Getting your books out there is getting increasingly challenging. A presence on social media is important, but it was agreed that the effectiveness and approach needed is changing all the time. It’s more important than ever for all authors (not just indies – agents and publishers will do background checks on how active an author is on social media and whether they have a website) to spend time on networking. You need to build a good relationship with readers, authors and bloggers. We chatted a bit about the importance of reviews, Victoria (who published her first book in 2016) commented on the difficulty in finding reviewers willing to read ARC’s. Two wonderful bloggers/reviewers I know were in the audience (Joanne – My Chestnut Reading Tree, and Jill - Jill’s Book Café) and were able to provide a great insight into what it’s like on the other side of the fence. The message was clear – don’t demand, do be nice and remember the personal touch. A lot of reviewers these days are being wooed by the big publishers, and paperbacks, chocolates and parties are on offer. Be a real person and not just a demanding author plugging a book – enter into conversation and build a relationship.
It’s also very important to balance time spent on promotion/networking and time allocated to writing. (I love chatting online, particularly when I've hit a tricky bit in my book, but I set myself strict word-count targets each day to make sure I get the book written!)
Caroline has been inspired by events such as the Appleby Horse Fair, and by celebrity chefs she's interviewed such as Keith Floyd, and she stresses the importance of actually ‘being there’. These days it’s easy to find information online, but ‘feel’ is important and you can’t beat actually experiencing places and events if you’re going to write about them. After a brief discussion about the importance of also making sure what your characters do is plausible and possible it led on to…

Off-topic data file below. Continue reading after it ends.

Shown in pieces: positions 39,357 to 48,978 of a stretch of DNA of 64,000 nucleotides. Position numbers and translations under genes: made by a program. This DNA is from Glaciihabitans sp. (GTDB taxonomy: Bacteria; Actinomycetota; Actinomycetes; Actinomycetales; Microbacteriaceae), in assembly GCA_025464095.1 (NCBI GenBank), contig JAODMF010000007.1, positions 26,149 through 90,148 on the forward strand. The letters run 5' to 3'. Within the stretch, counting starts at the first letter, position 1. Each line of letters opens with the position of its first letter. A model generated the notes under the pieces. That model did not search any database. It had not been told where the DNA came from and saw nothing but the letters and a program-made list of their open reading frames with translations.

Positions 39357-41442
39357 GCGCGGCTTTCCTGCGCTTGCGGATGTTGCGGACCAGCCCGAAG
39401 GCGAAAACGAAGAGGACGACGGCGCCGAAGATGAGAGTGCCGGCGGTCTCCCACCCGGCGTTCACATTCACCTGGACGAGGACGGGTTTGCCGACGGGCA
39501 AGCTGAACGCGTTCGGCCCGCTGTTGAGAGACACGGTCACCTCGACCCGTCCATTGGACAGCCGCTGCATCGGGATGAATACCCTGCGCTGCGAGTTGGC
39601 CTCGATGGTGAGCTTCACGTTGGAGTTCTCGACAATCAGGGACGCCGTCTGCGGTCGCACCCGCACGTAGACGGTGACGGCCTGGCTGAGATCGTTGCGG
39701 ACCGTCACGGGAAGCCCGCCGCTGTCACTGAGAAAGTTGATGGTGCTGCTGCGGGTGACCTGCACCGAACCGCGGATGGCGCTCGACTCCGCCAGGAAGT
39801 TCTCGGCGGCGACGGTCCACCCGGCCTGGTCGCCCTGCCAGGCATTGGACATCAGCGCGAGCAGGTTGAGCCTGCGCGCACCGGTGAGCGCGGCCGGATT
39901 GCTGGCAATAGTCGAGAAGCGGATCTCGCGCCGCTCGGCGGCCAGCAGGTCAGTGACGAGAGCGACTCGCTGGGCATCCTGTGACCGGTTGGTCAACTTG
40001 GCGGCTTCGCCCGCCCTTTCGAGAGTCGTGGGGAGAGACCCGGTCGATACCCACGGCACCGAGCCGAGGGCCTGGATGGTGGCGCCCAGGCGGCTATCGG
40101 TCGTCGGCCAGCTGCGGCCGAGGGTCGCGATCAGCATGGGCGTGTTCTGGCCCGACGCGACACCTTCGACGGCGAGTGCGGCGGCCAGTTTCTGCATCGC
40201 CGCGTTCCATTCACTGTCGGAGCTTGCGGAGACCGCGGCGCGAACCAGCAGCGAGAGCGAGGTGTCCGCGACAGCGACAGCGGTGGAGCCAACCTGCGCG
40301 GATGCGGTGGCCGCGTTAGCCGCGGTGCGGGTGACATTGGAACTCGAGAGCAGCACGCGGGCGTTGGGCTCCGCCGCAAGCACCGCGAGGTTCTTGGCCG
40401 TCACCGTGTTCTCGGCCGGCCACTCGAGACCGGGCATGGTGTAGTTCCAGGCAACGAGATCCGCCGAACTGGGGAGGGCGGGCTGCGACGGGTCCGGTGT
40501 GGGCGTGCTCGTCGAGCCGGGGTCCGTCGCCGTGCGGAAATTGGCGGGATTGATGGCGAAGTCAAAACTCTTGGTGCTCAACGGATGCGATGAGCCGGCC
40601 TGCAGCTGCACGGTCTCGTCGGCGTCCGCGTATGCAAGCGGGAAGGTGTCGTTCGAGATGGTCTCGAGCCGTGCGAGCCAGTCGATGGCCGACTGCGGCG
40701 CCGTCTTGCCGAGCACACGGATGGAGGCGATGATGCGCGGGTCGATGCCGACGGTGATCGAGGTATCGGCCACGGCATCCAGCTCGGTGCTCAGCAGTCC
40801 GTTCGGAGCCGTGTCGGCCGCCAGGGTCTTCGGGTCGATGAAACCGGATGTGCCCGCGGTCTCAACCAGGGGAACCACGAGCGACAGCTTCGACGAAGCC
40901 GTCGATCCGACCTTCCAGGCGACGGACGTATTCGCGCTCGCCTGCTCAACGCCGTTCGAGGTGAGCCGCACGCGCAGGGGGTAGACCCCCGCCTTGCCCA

Writing the ‘hot’ bits
The ‘heat’ level varied between the authors. Nikki and Caroline both like to leave a lot to the readers’ imagination. I have written erotic novels, as does Victoria, and we have both read other erotic books for research. Being in the mood, being able to keep it real, and making sure what you’re writing about is physically possible were all discussed!
Writers' Groups and Beta readers
The idea of a writer’s group terrified Cath, but Caroline found the one she joined very helpful. It was agreed that you need to find the right one for you, which will develop your confidence. Neither myself, Nikki or Victoria have been in a group, but we all agreed on the importance of having a ‘sounding board’. Our Cheshirati group gives us the opportunity for ‘author’ talk and support – and for me it is these individual links rather than a formal group that works best. Nikki and Victoria now regularly walk together – and thrash out ideas! Beta readers were touched on – if you can find somebody you trust, they can be a great help. Similarly some agents/editors/publishers will give ongoing feedback prior to the final edit. It’s important though to trust your own instincts on what is right for your book, and to find somebody who understands your writing style, voice, and sense of humour.